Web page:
• Tue
  • Sep 16, 2014
  • Updated: 7:57pm

Diaoyu Islands

The Diaoyu Islands are a group of uninhabited islands located roughly due east of mainland China, northeast of Taiwan, west of Okinawa Island, and north of the southwestern end of the Ryukyu Islands. They are currently controlled by Japan, which calls them Senkaku Islands. Both China and Taiwan claim sovereignty over the islands. 

NewsChina
DIAOYU ISLANDS

China ships sail near disputed Diaoyus after Abe’s first world war comparison: Japan coastguard

PUBLISHED : Monday, 27 January, 2014, 12:20pm
UPDATED : Monday, 27 January, 2014, 12:20pm

Chinese ships sailed through disputed waters off Tokyo-controlled islands on Monday, days after Japan’s Prime Minister Shinzo Abe caused an international stir by comparing Sino-Japanese relations with the run-up to the first world war.

Around 9am, Chinese coastguard vessels entered the 12-nautical-mile territorial waters of one of the Diaoyus, which Japan claims and calls the Senkakus, Japan’s coastguard said.

It came as Abe was in New Delhi, where he and Indian counterpart Manmohan Singh affirmed plans to strengthen defence cooperation, including conducting joint maritime exercises on a “regular basis with increased frequency”.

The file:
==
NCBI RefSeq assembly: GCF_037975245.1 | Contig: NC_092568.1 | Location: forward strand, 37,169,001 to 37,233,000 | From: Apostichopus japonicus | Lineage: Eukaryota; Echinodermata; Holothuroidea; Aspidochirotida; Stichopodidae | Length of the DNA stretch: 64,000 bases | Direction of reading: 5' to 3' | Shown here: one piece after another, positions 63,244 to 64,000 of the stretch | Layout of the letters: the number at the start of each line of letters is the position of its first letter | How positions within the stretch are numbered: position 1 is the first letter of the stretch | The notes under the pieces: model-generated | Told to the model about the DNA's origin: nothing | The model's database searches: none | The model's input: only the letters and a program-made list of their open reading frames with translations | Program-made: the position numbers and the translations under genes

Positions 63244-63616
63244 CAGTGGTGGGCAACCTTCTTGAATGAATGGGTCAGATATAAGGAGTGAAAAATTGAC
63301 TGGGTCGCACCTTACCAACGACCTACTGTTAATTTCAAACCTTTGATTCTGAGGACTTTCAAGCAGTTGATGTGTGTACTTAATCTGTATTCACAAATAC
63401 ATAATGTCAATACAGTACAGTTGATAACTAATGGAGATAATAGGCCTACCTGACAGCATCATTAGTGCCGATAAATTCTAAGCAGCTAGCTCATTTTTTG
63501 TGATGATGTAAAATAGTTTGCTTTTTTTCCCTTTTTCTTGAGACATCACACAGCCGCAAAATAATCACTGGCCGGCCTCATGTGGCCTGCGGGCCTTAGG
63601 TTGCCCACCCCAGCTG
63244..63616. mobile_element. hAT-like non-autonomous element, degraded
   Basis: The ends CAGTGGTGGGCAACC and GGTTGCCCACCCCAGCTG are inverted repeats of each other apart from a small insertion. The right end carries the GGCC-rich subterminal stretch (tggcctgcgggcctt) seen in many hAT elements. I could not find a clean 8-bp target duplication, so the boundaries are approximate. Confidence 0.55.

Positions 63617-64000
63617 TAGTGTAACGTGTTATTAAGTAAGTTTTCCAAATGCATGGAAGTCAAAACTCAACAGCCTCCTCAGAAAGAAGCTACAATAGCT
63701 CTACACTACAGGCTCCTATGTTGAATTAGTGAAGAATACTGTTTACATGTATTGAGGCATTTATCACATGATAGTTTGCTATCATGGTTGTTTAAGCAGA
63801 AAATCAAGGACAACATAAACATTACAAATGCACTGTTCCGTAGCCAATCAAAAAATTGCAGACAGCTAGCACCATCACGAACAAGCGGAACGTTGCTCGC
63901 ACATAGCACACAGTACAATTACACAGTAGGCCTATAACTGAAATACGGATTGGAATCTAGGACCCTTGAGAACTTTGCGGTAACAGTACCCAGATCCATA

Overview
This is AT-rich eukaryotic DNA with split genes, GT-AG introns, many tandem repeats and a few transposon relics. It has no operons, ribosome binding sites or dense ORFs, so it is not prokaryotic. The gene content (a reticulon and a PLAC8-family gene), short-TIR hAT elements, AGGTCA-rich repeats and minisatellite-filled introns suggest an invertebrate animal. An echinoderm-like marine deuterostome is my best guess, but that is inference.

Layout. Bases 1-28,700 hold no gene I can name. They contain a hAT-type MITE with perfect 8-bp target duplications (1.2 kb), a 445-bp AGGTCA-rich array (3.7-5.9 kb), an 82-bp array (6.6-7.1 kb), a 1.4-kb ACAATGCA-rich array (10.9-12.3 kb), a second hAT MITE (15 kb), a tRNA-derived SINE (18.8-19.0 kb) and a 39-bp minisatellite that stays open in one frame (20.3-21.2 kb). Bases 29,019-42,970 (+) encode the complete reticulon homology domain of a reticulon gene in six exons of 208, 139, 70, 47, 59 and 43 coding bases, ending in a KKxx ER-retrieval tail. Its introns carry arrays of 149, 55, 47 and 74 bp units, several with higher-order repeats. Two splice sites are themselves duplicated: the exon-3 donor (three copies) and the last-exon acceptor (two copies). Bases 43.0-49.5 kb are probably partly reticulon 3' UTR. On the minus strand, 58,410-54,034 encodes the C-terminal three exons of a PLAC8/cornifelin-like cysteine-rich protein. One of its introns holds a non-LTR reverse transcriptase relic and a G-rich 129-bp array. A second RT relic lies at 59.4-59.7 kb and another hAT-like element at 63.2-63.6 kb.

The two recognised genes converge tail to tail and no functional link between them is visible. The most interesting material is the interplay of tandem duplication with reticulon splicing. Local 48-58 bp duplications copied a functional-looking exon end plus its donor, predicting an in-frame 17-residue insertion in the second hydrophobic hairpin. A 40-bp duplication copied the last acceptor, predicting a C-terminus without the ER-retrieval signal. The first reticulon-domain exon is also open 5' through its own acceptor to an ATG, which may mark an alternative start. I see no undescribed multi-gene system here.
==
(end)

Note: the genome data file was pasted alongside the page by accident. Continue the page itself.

His three-day visit to India is being keenly watched by China, analysts say. Beijing is sometimes uneasy about what it sees as an attempt by the US-backed Japan to encircle it.

Beijing also has an often-fractious relationship with Delhi, partly because of a border dispute that erupted into a brief war in 1962. India is keen to burnish friendships in the region to offset its neighbour’s growing might.

Abe was in Delhi days after he drew a comparison between Japan and China’s relations and those of Britain and Germany as they stumbled towards the first world war.

For its part, Beijing has sought to conjure the spectre of Nazism by comparing Abe with Hitler and urging him to emulate Germany’s post-war contrition.

Chinese state-owned ships and aircraft have approached the Diaoyus on and off to demonstrate Beijing’s territorial claims, especially after Japan nationalised some of the islands in September 2012.

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